It said how much he'd liked staying with us, and it enclosed a piece of paper that puzzled us for some time.
There was nothing written on it, just a black, photocopied - well, blackness, relieved by lots of white sploshes and dots, some running into each other, where the original document was obviously getting a bit past it.
Or so I thought.
But after a long time - several hours or days, I don't recall sixteen years on - the light suddenly came on behind the In-Charge's eyes. He didn't exactly shout 'Eureka!' but it was something along those lines.
'It's Europe,' he said. 'At night.'
And then it all made sense.
The sploshes were the huge centres of population, the connecting white areas the busiest parts of each country.
Needless to say, our own wild west coast of Ireland was unrelieved black.
I wonder if it would still be black on a similar image today?
I think, compared with most of Europe, it wouldn't be too bad.
One of the benefits of living in - basically - the middle of nowhere, is that our night sky is choc-a-bloc with stars. They don't have to fight to be seen here. They are overwhelmingly bright and fantastically numerous. The Milky Way is a pale, gauzy scarf stirred through the heavens, Orion marches all around us, sword at the ready, the Plough looks permanently on the boil (it appears to my unscientific gaze more like the porridge pan than anything else) and the morning and evening stars are as bright as the moon. From the hills - even from the sea - you can, if you're lucky, see the Aurora Borealis at certain times of the year. You can watch the satellite stations Big Brothering us. You could lie in the garden and identify every constellation in the Northern Hemisphere, if you felt so inclined.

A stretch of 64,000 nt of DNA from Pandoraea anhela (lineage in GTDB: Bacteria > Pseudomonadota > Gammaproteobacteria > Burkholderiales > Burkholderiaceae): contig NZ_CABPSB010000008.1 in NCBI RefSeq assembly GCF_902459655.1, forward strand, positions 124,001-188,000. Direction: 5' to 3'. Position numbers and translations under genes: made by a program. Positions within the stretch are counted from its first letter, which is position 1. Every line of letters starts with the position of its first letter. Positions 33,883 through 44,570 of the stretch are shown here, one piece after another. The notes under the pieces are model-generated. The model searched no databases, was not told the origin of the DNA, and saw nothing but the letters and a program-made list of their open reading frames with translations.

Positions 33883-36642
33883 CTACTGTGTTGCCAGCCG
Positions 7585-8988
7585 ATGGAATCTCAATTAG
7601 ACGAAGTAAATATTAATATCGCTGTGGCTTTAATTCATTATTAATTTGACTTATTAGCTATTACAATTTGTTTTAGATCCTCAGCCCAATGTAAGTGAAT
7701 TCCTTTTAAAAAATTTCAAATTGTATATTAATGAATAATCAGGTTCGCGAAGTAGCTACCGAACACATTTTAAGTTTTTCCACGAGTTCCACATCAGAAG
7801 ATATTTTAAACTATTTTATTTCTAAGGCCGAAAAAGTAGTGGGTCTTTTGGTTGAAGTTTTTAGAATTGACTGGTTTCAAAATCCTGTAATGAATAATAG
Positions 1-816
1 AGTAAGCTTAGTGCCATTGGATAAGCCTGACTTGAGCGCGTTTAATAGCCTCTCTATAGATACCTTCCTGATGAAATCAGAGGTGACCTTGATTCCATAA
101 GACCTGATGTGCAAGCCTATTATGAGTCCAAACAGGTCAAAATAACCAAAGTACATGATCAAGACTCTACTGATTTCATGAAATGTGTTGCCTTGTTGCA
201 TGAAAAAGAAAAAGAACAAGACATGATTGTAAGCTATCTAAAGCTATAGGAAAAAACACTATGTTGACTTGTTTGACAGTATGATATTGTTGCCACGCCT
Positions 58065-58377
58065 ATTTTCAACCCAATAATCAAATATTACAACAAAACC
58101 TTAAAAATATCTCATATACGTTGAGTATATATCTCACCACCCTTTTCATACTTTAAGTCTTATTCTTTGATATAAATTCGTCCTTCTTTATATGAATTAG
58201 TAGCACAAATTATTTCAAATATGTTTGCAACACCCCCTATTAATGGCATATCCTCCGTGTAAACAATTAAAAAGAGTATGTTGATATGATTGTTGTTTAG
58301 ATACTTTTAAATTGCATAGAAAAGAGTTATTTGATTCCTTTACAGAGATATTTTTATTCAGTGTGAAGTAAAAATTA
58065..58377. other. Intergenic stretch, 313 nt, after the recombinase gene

But drive a few miles along the coast and there is an orange haze in the sky over Sligo Town - just a reminder that in the real world total darkness is a thing of the past, and Sligo is just a village compared with most of the world's cities.
As I am writing this, the lights have just gone out! How ironic.
|Fortunately the candles are never far away|
Well, our powercut lasted for an hour, but it was about 26 hours too soon.
Tomorrow is Earth Hour, and - as in years gone by - we will turn everything off for an hour, starting at 8.30pm local time, lighting our numerous candles instead.
In the six years since it started, Earth Hour has grown and grown, and now involves 'hundreds of millions of people across 7001 cities and towns in 152 countries and territories'. (Taken from the official website.)
Which is fantastic.
But it's all well and good turning the lights off for an hour, welcoming, for once, the darkness - but what about after the hour? Do we just go back and flick it all on again?
Will anything have changed?
Hopefully. But only if we all join in, talk about it, and maybe turn off the lights an hour every month, every week, every day. Changes start with small things, after all.
Have a look at the challenges on the website. Maybe you can commit to taking up one or two, or starting your own.
I don't know what I will do for mine, I'll have to think about it while the lights are off.
One thing is certain, if we don't face up to some of the real challenges facing this planet that we call home, there won't be any need for an annual moment called Earth Hour, because the earth won't be here anymore.
For some reason I can't upload the YouTube Earth Hour video, but you can find it by clicking on this link: